31. An apple could be rotten and have maggots inside. Rules are rules. I’m from Australia where our quarantine laws are incredibly strict. Just one bug from outside Australia could destroy an entire season of crops. Blaming Delta for this? Hilarious.

    And the screening agent’s alleged comment “It’s about to get a lot more expensive after I charge you $500,’” has been recounted by the traveller. Who’s to say it’s an accurate account of what was said? Maybe the agent said something like “Sorry but the fine is $500 which is probably almost what you spent on your vacation”, and the traveller has recounted it in a different way partly through the memory she’s created of this in such an angry situation. It’s amazing what people will swear on their life was said, and when you listen to a recording, it’s completely different.

  32. Nice clickbait headline – makes it sound like she was fined $500 for taking the apple from the plane.

  33. Everyone is hung up on the fact that apples could bring in diseases part of this post, because that makes sense to us. It would seem that processed food should not be a problem. However, the question is FOOD, – all food and that includes chocolates and candies. Do a Google search to see how many people have lost their Global Entry privileges because they did not declare a piece of chocolate or candy. Seems ridiculous, but that is the law, and it would be a damn shame to lose Global Entry over one piece of chocolate (like the wrapped piece Delta passes out to Delta One customers on final approach). DECLARE ALL FOOD, not just the biologicals, agricultural, or raw stuff that you think is what they are asking about. They are asking about ALL FOOD (defined as if you can eat it, IT”S FOOD.)

  34. Why are we giving this person any attention? She deserves the fine, she deserves the revocation of GE.

    The form is clear – declare it.

    And to anyone who is taking her account of what the agent said to her at face value – I’d not be so quick to do that, considering she is trying to blame Delta, I wouldn’t be surprised if her recounting of the interactions with the agent are twisted. She’s not exactly standing up for personal responsibility here..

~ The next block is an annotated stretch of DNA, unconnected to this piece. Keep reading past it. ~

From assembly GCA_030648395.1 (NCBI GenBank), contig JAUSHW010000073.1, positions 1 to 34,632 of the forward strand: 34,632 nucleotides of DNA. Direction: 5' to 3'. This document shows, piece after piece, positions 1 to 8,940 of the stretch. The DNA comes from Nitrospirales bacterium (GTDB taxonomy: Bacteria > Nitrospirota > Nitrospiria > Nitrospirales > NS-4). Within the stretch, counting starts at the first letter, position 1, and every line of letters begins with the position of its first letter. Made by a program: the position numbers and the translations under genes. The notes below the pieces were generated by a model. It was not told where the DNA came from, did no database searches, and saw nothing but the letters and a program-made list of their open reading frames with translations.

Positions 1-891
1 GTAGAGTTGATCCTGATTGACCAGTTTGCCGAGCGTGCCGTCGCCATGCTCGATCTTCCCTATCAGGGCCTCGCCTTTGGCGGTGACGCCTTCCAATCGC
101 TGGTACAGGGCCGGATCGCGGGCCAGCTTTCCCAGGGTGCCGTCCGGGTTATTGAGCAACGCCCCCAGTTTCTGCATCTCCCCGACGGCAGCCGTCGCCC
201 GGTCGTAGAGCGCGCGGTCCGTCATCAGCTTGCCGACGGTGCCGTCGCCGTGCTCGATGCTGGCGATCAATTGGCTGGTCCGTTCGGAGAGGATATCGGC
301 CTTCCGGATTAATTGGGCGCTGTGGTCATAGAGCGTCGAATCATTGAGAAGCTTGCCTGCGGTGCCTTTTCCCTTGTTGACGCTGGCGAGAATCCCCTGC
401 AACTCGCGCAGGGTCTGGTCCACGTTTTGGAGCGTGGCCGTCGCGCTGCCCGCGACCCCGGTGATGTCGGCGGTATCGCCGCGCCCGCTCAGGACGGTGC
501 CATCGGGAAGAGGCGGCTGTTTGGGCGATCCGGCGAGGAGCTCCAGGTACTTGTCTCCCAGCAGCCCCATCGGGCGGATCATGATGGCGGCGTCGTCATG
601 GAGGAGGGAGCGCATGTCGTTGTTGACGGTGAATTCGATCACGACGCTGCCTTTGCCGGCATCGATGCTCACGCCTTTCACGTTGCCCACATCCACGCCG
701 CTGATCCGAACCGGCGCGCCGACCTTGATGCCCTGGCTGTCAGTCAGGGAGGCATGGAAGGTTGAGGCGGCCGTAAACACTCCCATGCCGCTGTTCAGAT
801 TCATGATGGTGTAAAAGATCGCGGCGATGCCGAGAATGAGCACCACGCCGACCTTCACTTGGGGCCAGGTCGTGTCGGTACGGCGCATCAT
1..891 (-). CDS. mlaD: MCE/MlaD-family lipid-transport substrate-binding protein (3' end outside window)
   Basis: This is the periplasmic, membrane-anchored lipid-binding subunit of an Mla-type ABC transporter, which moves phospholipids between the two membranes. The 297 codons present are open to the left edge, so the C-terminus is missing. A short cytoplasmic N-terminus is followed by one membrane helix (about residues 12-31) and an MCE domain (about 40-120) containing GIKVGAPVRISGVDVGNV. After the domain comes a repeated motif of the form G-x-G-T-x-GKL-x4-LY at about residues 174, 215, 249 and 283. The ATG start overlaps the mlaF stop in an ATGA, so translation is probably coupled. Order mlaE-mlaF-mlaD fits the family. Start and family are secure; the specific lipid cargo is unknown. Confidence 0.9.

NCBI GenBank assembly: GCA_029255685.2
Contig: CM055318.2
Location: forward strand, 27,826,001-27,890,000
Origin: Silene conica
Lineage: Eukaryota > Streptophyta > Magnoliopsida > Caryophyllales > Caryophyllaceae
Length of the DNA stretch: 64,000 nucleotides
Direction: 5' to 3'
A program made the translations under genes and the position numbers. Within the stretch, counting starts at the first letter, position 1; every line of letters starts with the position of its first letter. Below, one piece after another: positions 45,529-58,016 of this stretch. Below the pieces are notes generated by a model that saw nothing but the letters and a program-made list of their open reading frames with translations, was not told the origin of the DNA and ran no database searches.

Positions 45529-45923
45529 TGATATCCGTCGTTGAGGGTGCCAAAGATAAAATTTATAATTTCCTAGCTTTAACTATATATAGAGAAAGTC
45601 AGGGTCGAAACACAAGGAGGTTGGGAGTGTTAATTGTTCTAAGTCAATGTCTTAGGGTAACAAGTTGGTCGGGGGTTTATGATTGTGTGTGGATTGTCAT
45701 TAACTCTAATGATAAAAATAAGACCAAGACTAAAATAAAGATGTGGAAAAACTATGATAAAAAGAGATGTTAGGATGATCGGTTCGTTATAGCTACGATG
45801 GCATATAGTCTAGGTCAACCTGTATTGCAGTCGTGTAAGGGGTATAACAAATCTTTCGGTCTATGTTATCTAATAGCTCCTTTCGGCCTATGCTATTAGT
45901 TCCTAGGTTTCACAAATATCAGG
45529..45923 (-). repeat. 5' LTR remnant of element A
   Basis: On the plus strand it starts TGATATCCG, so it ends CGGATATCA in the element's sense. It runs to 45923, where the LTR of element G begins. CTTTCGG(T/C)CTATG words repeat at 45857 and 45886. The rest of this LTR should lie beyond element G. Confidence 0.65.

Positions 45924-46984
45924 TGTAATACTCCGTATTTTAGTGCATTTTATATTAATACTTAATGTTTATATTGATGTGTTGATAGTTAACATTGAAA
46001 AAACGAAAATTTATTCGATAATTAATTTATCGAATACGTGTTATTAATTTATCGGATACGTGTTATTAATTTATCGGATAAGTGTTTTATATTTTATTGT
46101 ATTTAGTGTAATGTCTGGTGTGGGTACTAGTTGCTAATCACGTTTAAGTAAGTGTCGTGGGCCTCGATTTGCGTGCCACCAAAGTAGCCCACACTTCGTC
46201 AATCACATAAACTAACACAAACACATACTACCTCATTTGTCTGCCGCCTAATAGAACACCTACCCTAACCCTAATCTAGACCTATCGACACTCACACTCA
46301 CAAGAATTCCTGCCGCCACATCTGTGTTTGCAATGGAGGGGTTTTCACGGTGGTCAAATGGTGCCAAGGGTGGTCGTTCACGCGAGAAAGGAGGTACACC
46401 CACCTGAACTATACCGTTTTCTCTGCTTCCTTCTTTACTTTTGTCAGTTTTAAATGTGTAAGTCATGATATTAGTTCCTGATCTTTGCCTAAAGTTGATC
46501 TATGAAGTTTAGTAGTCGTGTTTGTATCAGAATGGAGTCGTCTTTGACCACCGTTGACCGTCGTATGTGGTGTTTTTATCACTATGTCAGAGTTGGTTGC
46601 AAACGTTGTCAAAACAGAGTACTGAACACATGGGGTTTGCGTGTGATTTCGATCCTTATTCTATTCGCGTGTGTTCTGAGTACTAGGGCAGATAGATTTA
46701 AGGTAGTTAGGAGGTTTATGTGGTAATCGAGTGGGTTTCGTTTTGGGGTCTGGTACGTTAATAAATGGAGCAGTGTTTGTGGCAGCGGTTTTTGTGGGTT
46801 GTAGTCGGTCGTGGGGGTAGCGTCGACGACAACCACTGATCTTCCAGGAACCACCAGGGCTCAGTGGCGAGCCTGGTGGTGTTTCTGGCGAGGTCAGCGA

35. @ John Not sure anyone answered your question, but YES you must declare any food brought across the border even if you acquired it in the US. I strongly suggest you keep the label on it. For example, you can generally bring (most) fruit and vegetables across the US/Canadian border so long as it is clearly labeled as grown in the US or Canada. The declaration really takes a minute if it’s something as simple as a snack that still has its sticker/label. You can look up what foods are admissible from different countries, but in general dried/processed/sealed foods are allowed in. A bag of peanuts “Made in the US” and sealed should be declared, but wouldn’t be seized.

    It’s a shame she’ll probably lose her GE over a mistake like this, but the form and instructions are pretty clear: declare all food and if you get caught not declaring, you’re no longer seen as a “low-risk” traveler.

  36. It’s interesting that the comments appear evenly divided.

    I once was inbound on a flight to Denver when the pilot announced… “Your long day just got a little longer” as the backup into DIA requires us to divert to ALQ for gas. I didn’t consider this to be a smart-ass comment… just stating a fact.

  37. Government employees with power over us, especially low-level ones like TSA screeners, should NEVER EVER be spewing attitude toward the people who pay their salaries.

    If I ran things, that would be an immediate firing offense.

    You wonder why so many folks utterly hate the government and its employees? Crap like this is part of why.

  38. It befuddles me as to why the GE question re food (which essentially covers any and all food, even if clearly permitted) is different than the Mobile Passport question (which, if I recall correctly, asks only if you have any fruits or vegetables).

  39. I once had a banana I had forgotten about in my checked luggage from the Philippines when going thru Immigration in Chicago (ORD) a while back. It was still wrapped in the plastic baggie and price marked from the grocery store. One banana. A beagle dog sniffed it out. The officer asked me if I had anything and I replied I didn’t think so. Then when I opened my bag I remembered the banana. I told him he had a smart pooch.